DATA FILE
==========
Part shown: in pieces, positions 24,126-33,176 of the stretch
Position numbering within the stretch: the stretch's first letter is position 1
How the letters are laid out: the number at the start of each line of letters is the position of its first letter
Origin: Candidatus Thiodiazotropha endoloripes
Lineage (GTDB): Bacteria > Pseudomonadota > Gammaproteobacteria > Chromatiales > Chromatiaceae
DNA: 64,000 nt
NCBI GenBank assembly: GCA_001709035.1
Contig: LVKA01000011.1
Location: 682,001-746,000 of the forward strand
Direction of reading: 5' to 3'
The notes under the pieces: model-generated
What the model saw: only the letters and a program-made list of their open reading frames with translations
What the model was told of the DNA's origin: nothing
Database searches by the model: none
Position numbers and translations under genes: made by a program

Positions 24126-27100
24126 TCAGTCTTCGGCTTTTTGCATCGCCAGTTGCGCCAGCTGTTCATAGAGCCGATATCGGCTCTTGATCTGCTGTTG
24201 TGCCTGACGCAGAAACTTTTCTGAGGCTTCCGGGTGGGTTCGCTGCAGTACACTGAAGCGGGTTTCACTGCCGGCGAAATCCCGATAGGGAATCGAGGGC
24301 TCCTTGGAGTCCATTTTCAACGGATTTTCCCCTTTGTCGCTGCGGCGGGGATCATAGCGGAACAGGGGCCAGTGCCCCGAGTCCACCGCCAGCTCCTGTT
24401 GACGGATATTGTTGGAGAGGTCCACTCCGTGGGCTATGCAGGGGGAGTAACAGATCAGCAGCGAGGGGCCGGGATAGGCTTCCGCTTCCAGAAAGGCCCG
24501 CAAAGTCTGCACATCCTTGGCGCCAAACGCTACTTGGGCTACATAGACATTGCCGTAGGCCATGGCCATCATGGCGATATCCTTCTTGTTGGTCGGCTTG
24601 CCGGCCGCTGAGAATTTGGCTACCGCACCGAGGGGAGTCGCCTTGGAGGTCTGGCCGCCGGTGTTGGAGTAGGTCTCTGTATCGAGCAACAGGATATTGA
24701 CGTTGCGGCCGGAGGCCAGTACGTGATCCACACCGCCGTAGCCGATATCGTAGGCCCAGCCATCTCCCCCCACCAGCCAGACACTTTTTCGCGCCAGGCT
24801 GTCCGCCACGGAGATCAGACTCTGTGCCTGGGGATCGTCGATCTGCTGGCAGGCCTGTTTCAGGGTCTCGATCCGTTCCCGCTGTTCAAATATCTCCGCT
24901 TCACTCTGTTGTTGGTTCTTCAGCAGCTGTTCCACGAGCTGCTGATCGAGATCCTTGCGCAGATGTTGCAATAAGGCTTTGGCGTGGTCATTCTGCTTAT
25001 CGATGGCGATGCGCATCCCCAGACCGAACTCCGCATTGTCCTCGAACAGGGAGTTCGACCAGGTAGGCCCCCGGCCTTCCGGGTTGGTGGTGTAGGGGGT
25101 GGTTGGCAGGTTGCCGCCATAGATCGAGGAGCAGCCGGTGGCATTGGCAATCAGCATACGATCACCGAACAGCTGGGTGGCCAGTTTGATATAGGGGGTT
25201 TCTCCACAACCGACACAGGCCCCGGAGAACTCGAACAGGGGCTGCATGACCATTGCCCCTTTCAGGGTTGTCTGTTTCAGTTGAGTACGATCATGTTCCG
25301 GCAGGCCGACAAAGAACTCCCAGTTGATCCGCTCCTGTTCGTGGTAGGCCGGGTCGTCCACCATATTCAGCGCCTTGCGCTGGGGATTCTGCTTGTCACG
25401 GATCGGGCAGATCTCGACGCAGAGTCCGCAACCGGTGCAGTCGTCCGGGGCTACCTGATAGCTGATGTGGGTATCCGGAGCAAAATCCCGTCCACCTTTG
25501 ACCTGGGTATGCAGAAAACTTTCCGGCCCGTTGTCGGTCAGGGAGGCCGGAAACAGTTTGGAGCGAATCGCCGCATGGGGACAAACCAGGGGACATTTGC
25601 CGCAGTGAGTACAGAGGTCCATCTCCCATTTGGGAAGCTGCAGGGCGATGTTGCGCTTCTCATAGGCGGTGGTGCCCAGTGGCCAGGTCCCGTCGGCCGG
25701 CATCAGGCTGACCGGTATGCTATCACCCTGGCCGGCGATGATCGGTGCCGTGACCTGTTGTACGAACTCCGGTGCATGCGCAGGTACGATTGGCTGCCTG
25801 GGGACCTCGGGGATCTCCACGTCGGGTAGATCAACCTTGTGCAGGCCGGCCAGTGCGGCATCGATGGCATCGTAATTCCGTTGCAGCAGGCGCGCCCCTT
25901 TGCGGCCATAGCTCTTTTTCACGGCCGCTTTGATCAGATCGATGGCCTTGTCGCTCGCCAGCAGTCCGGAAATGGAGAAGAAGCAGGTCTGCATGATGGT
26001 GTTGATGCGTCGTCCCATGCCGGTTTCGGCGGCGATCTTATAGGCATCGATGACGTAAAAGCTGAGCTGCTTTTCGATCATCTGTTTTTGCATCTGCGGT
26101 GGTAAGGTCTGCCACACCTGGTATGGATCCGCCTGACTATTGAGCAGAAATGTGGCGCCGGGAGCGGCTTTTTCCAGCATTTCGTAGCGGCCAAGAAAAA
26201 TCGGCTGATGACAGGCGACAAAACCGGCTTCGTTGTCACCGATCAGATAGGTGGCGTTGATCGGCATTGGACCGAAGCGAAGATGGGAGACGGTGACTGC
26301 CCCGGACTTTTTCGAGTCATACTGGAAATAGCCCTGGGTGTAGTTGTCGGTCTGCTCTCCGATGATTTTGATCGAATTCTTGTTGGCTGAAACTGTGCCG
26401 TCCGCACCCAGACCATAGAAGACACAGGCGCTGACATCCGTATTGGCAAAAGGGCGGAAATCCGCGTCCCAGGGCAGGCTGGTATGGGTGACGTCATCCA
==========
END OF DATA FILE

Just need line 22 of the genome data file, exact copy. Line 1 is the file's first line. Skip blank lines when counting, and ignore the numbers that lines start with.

24601 CCGGCCGCTGAGAATTTGGCTACCGCACCGAGGGGAGTCGCCTTGGAGGTCTGGCCGCCGGTGTTGGAGTAGGTCTCTGTATCGAGCAACAGGATATTGA